Abstract: Social media, such as social network sites and blogs, are increasingly being used as core or ancillary components of educational research, from recruitment to observation and interaction with researchers. However, this article reveals complex ethical dilemmas surrounding consent, traceability, working with children, and illicit activity that we have faced as education researchers for which there is little specific guidance in the literature. We believe that ethical research committees cannot, and should not, be relied upon as our ethical compass as they also struggle to deal with emerging technologies and their implications. Consequently, we call for researchers to report on the ethical dilemmas in their practice to serve as a guide for those who follow. We also recommend considering research ethics as an ongoing dialogical process in which the researcher, participants, and ethics committee work together in identifying potential problems as well as finding ways forward.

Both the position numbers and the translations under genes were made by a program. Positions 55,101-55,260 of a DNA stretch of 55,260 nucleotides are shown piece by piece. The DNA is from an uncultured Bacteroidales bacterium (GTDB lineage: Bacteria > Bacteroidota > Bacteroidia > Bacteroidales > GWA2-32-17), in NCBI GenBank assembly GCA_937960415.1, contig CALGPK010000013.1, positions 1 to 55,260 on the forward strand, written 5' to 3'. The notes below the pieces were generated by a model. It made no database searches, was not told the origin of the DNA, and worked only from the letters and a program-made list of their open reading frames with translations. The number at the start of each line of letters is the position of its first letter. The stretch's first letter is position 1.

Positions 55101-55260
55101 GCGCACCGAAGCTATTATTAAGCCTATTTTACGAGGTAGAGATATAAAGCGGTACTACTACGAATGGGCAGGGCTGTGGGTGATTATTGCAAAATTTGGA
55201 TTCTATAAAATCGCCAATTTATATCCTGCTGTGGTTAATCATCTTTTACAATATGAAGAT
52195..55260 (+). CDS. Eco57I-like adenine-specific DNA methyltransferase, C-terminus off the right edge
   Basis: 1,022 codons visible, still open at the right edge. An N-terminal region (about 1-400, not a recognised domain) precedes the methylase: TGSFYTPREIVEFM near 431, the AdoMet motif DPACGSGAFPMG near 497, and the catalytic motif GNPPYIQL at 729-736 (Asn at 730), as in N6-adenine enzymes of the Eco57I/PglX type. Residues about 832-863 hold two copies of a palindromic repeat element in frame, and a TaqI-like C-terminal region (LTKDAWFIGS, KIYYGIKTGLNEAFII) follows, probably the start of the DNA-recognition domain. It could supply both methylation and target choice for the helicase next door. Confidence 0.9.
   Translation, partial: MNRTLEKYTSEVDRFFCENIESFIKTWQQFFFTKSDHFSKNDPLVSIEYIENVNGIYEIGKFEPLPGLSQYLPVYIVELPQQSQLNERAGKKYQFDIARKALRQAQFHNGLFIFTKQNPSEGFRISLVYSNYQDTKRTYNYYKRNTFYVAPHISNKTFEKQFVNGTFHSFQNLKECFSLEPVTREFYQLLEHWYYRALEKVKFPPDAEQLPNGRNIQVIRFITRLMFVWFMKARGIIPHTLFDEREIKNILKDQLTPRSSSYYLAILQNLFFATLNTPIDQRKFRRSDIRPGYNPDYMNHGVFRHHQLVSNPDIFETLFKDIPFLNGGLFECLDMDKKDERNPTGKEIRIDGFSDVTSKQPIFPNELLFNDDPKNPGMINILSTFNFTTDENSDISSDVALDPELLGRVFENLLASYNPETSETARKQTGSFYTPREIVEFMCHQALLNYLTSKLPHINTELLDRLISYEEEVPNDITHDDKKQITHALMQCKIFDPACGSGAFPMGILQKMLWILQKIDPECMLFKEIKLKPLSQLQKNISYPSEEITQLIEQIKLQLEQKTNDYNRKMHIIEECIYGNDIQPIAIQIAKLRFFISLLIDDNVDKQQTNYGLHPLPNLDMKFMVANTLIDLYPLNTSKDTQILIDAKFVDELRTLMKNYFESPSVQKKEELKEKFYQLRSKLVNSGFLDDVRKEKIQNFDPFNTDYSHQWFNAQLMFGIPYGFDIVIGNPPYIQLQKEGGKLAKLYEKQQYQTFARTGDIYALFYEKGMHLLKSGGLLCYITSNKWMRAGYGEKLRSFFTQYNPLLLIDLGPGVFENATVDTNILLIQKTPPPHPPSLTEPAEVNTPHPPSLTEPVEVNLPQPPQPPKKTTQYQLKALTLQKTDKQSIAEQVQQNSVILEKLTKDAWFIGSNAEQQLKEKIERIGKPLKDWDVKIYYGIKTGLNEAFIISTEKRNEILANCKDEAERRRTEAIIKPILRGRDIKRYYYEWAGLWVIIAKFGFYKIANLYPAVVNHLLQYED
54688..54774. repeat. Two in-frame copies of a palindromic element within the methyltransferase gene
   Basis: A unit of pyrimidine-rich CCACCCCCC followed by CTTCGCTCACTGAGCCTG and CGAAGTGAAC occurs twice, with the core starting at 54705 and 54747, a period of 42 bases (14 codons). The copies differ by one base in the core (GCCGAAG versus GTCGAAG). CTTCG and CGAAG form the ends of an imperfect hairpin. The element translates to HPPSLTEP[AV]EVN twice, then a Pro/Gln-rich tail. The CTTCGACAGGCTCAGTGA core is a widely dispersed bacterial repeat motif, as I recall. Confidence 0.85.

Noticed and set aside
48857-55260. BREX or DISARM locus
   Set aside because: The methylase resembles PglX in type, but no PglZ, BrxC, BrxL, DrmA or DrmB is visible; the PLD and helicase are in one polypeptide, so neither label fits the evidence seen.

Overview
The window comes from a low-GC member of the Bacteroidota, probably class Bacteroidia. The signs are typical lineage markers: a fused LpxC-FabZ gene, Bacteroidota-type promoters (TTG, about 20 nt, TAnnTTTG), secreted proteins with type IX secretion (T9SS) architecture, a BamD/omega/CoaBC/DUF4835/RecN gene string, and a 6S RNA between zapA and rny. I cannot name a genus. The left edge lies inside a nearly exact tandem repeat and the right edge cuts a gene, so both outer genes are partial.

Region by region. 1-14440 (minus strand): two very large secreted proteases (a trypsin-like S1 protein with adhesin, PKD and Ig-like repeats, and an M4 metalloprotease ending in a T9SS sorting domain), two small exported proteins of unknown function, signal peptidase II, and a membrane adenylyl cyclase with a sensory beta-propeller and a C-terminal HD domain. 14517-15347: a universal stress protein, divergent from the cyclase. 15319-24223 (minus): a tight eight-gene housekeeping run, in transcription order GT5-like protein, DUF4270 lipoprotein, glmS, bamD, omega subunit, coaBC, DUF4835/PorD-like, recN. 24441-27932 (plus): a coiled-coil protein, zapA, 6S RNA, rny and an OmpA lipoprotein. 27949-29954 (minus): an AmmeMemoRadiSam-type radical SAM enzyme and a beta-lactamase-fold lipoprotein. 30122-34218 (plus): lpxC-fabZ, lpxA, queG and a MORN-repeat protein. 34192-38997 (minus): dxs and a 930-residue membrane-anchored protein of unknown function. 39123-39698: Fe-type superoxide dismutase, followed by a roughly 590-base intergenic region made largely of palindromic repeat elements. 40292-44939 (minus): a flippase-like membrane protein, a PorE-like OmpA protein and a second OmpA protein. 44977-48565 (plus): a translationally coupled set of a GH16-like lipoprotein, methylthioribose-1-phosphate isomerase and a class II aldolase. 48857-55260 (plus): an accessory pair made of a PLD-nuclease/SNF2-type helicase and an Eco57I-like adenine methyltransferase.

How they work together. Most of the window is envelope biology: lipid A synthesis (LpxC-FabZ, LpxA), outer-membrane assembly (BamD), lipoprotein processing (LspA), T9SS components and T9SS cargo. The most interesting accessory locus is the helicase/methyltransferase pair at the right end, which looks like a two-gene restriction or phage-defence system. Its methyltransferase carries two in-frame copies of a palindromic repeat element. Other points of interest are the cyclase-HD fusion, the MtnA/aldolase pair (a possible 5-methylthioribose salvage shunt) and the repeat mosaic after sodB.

Henderson M, Johnson N F and Auld G (2013) Silences of ethical practice: dilemmas for researchers using social media. Educational Research and Evaluation, Vol. 19, No. 6, 546–560. Available at: http://dx.doi.org/10.1080/13803611.2013.805656 (accessed 7 January 2016).
(Reference from the updated Booklet 37 of the Griffith University Research Ethics Manual. Perpetual licences are available for use by all researchers within an institution. Institutions have used the GUREM as the basis for producing their own research ethics manual, as a professional development resource and a teaching and learning materials for HDR candidates.)